The ground ends abruptly into a cliff with a ninety-degree cut off. The canyon goes down- maybe for miles. It's hard to say, because after a good couple hundred feet, white-blue mist hides the bottom. The bridge rests on the very edge of the cliff. The arm seemingly branches out into oblivion, as after a few hundred feet that way, across the chasm, it too disappears into white-blue mist.
And it isn't really a bridge. It's a tall tower made of clockwork. The arm extending off into the unknown is composed solely of large gears and cogs miscellaneous scraps of metal. Normally, when the bridge is working, all the gears are active. They churn along at varying speeds, the tiny thumb sized ones whirring fast enough to sound like bees and the big, truck-sized ones clanking along at five miles an hour, tops, and all the others going at their own rate.
There's only one way to cross the bridge: climbing up the side of the tower (because there's no way to go inside, it's solid clockwork) and then climbing onto the branch. Then walking across, hopping the gears and hoping you don't fall off. Only a handful of people have tried it. None of them have made it back.
When they reach the bridge's tower, he sees that they've gathered an audience. He isn't surprised: the bridge breaking is one of the very few things of interest to happen in these parts. They crowd around to watch him work, and so he ignores them.
The problem is immediately obvious to him. A gear near the top of the tower glows bright red for his eyes only. He's asked the others before; they can't see it when the gears flash red. Only a doctor can.
He can see everything that's broken, on the few days there is something broken. They come to him with broken toys that he never sees them play with and has no idea where they keep hidden. Torn clothes that need mending that he swears they never wear. Things get awkward when somebody is sick, because then he can see flashing red things inside them that, depending on the person, can give him nausea or nightmares.
So he climbs up the tower. His loose clothes catch on the metal and make for slow going. His fingers hurt after awhile form dealing with the sharp edges. By the time he reaches the problem, his palms are bleeding a little. Now that he's surrounded by silent machinery, he can clearly hear the small ticking.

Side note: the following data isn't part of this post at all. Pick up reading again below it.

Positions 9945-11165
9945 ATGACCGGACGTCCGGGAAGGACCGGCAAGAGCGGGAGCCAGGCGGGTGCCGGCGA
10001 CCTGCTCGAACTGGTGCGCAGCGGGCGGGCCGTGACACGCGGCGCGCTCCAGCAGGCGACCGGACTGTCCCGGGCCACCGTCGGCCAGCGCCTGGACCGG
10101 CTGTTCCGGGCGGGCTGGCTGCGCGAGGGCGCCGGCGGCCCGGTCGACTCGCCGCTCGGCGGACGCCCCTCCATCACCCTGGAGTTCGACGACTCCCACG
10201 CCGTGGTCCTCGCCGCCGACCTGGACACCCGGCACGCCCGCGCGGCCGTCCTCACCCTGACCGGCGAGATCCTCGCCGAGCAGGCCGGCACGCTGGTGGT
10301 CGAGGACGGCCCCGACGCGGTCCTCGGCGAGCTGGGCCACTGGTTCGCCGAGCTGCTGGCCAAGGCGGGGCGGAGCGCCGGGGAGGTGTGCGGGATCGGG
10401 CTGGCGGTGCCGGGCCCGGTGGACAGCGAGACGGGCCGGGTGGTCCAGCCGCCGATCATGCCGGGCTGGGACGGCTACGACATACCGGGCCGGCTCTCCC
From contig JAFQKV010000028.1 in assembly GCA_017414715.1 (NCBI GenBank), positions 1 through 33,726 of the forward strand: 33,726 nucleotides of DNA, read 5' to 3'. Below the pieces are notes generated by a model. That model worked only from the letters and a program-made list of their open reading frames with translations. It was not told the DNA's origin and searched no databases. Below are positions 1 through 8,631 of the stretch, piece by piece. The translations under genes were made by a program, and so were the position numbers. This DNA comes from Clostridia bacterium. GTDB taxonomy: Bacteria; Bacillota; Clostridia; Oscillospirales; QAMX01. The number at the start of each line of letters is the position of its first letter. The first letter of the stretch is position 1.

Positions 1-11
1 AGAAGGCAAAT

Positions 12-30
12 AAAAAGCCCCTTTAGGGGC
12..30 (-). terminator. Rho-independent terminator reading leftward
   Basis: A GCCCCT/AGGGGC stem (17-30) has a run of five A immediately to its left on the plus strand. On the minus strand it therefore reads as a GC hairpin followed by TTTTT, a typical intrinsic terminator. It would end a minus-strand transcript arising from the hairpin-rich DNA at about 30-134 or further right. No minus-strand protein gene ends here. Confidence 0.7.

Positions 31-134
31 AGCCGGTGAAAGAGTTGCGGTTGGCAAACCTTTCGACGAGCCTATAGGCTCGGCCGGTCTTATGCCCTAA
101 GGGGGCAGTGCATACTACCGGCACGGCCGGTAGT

Tic tic tic
But he ignores it. There's something stuck in the machine. It's bright blue and jammed in tight. Carefully, he takes out a chisel and hits the blue thing hard enough for it to crack. Once it's broken, it's small enough for the gears to squash completely and continue on. He quickly falls back from the tower, not wanting to get caught in the now-waking gears.
He lands on his back in the grass and is immediately surrounded by the creatures.
"Didja fix it?" one asks.
He can't speak.
. . .
He sits up, unable to breathe, and unbuttons the front of his shirt. There's a hole in his chest the size of an apple where his heart should be, and the hole is covered only by a delicate glass door with a tiny latch. There's clockwork inside. Quickly, he digs his fingers in and fiddles around until things start to work again. His heart tics steadily on. He sags in relief, and once he's satisfied that it's still working properly, gets up and buttons up his shirt.
The tower shudders and a loud screech fills the air.
"Didja fix it?" one asks again, apparently unconcerned that his heart had stopped a second ago.
"Think so," he says.
Something small and bright blue comes rocketing out from the middle of the tower, spat out by the gears. It lands in the grass a few feet away. They all get up and go to examine it.
It's a ridiculously fluffy blob creature with four cat-like ears and chicken claws. it looks up at them with wide, wide eyes. It opens it's mouth and a growl comes out, but in his head, he hears it ask, "Where am I?"
"Welcome to hell," he says tiredly. "You get your accordion at the gate."
None of them pay him any attention: they are used to the doctor saying odd things.
"You're here," says an orange and pink thing with too many arms and not enough legs.
The little blue creature thinks about this for a second, then smiles, revealing needle-like teeth.
"That's good, then." And it waddles off with the rest of the group, back to what he can't help but think of as 'town'.
"Anything else you were worried about?" he says to the green centaur-thing.
"Nope!" It cheerfully trots off, having apparently lost interest in him.
"Great," he says, heading back to his hut. "Don't bug me again. I'm going to sleep."
Tic tic tic